«               »
25 July 2008, JellyBean @ 3:30 am

TokolosheFrom July 1999 to January 2000, the Sejake family of the Motlonyane village in South Africa became victim to a tokoloshe.

Household items were thrown about, insulting writing appeared on the walls and doors, family members were spat on and swearing was often heard. Except for the Sejake’s young son, no-one ever saw the culprit.

This boy was particularly targeted by the tokoloshe. For some reason it hated him above all the other members of the family. It would take great delight in destroying his schoolbooks and homework, until the boy was forced to leave everything at school. At night it would pinch him to keep him awake, or rattle cupboard doors to create a noise.


The family members would often wake up at night with their bodies smeared in petroleum jelly, hand lotions, shampoo and other substances. Even more strangely, they reported that on occasion they would wake up and find themselves outside the house!

The desperate family sought the help of an “nyanga” (African Witch Doctor) and a local pastor. After some time, these strange attacks finally stopped and they were never troubled again.

What exactly is a “tokoloshe”? To many westerners this story sounds like poltergeist activity, but to the average South African, a tokoloshe is a whole lot stranger.

Originally the tokoloshe was a kind of water sprite, but this perception has changed to it being a familiar or household spirit belonging to a witch or witchdoctor.

A tokoloshe is usually described as being a brown, hairy dwarf ranging in height from about 20cm to 1 meter. Although usually naked, it is sometimes reported to be wearing a cloak of some kind. Its voice is usually soft and in most accounts it speaks with a lisp.

The tokoloshe is said to have only one buttock and an exceptionally long penis. In fact, it is so long that it has to be slung over his shoulder. As it is so well endowed, one of its functions is to sexually satisfy its witch controller. It also has a fondness of raping women while they sleep.

The witchdoctor often pays the tokoloshe with milk and food. As is common in many cultures, a tokoloshe should never be allowed to have salt with its food, as it may die. The tokoloshe has an unusual fondness of milk and they often try to steal milk directly from the cow. This is why some farmers find that their cows are not producing enough milk.

It is often said that a witchdoctors control the tokoloshe by trimming its long hair which often covers its eyes. Some reports say that they enslave them with magic and other say that they are created by the witchdoctor from the body of a dead shaman who wronged the witch when he was alive.

A tokoloshe is usually only seen by children. In many cases they try to befriend children by telling them jokes or stories, or offering them sweets. Even if the tokoloshe is on a mission from its mistress, they may disobey their orders in order to spare the child. Any friendship between a child and a tokoloshe is highly discouraged by the parents. It is thought that if the friendship persisted into adulthood, the child was in danger of becoming a witch themselves.

Adults usually can not see a tokoloshe, except on rare occasions. If they are spotted, it is best not provoke or annoy it be either pointing at it or trying to talk to it. The best course of action is to merely ignore it or pretend that it is not there!

The tokoloshe also has the ability of turning invisible by swallowing a magic pebble. It is then able to go out to do its malevolent work for its mistress without the fear of being spotted.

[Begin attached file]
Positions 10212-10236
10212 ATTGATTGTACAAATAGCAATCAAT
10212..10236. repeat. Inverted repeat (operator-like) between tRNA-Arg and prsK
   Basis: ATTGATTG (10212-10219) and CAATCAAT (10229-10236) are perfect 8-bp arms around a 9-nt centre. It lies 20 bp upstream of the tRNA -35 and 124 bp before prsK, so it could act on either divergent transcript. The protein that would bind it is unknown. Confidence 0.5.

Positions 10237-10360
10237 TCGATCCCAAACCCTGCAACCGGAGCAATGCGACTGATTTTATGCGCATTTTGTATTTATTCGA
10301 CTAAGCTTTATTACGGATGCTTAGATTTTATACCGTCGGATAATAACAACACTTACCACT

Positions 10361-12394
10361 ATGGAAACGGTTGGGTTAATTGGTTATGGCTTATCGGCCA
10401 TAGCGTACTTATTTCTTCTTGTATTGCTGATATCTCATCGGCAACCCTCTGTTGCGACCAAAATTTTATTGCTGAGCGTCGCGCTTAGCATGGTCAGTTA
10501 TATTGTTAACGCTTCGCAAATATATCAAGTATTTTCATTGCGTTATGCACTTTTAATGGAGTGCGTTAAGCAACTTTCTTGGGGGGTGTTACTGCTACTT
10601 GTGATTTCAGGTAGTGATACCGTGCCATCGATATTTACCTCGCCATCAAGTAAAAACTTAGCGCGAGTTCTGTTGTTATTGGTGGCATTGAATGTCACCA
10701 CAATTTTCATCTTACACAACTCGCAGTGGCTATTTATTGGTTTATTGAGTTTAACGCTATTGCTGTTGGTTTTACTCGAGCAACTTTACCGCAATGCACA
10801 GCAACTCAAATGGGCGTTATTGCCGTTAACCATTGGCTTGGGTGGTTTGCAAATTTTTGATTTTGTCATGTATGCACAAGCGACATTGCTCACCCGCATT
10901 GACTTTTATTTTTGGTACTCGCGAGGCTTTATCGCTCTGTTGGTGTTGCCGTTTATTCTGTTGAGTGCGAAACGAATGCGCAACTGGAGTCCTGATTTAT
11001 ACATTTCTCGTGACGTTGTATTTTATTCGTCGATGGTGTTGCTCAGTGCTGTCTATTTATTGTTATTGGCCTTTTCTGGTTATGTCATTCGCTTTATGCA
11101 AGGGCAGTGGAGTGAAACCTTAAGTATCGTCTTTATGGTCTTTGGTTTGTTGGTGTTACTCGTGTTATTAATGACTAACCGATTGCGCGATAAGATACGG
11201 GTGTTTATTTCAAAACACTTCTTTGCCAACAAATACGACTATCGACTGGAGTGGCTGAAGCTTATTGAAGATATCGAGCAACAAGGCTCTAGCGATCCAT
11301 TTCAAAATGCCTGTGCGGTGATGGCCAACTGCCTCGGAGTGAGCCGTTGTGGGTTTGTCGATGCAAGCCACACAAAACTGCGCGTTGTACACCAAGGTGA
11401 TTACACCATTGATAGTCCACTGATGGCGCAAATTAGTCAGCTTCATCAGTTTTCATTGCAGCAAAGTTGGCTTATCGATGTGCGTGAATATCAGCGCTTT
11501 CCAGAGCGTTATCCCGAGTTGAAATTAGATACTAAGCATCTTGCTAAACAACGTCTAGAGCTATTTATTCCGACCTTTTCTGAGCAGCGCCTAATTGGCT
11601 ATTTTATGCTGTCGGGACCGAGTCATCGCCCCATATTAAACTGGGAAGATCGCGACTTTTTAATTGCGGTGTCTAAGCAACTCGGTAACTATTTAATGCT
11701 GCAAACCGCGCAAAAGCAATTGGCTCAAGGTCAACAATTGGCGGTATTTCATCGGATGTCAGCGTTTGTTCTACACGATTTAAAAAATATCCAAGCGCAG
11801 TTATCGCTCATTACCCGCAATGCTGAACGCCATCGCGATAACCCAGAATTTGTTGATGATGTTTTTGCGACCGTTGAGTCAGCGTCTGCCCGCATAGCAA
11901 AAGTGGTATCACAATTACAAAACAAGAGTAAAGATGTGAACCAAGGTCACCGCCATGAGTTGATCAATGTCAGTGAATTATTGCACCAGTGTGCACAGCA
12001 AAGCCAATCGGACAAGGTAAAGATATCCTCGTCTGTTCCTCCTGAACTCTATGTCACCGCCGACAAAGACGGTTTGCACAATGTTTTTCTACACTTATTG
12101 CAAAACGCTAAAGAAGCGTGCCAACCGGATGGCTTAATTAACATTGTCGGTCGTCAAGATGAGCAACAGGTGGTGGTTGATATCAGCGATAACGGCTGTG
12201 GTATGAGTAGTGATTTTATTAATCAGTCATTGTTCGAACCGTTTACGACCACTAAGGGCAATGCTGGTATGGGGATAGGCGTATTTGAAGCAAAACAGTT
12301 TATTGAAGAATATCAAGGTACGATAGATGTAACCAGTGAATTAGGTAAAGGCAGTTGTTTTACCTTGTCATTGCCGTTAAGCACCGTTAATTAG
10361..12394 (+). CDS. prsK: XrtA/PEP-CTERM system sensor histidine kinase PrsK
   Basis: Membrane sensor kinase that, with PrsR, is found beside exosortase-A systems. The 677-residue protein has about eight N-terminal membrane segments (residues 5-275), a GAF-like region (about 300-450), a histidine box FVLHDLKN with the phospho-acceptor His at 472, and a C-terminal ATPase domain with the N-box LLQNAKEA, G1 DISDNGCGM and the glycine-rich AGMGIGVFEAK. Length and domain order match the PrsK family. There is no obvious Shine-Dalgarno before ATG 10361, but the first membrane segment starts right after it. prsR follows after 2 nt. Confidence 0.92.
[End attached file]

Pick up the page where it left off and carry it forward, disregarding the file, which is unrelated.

In South Africa, where many white families have maidservants, the maids would often raise their beds by placing the legs of their beds on bricks. It is a common belief, among white people, that this was to keep the occupant of the bed out of reach of the tokoloshe.

Getting rid of the tokoloshe is no easy task. You can either buy traditional medicine made of tokoloshe fat and apply it to your skin as a “tokoloshe repellant” lotion, or you can hire the services of another skilled medicine man or “inyanga” or “sangoma” (witchdoctor). They make a special powder made from the bodies of dead tokoloshes. This powder paralyses the tokoloshe which makes it visible again. At this point the witchdoctor can catch it and imprison it in a bottle, or they can kill it.

The belief in the tokoloshe is pretty universal across the tribes in southern Africa. It has become so embedded in the general culture that even some people of European descent believe in the tokoloshe and its power. Even the internationally famous South African actress, Charlize Theron, has mentioned her belief in the tokoloshe.

Having lived in South Africa for many years, I can not begin to describe the absolute and total belief that so many people have for the tokoloshe. The belief in this creature is so strong, that I am loath to dismiss it as merely a myth. With so many people claiming to have seen them or been harrassed by them, I feel that there could just be a grain of truth in there somewhere!


Van Hunks: The Tokoloshe
Funky Munky: South African Myths and Legends

2 Comments to “What is a Tokoloshe?”

  1. Ruwa close encounter: Would 62 children lie? | Level Beyond — November 18, 2010 @ 9:24 am

    […] terrified children called for help. They thought that the small man was a ‘tokoloshe’ (click here to see my previous article) who would kidnap them and eat them. By the time the adults arrived, the object had disappeared. […]

  2. Family flees home after Goblin roommate demands human flesh | Weird World News — November 30, 2011 @ 4:32 am

    […] has deserted their homestead and fled the marauding goblin (actually locally referred to as a tokoloshe) which they lived with for the past seven […]

Write a comment

You need tologin.

Level Beyond > WordPress platform, RSS tech , RSS comments design by Gx3.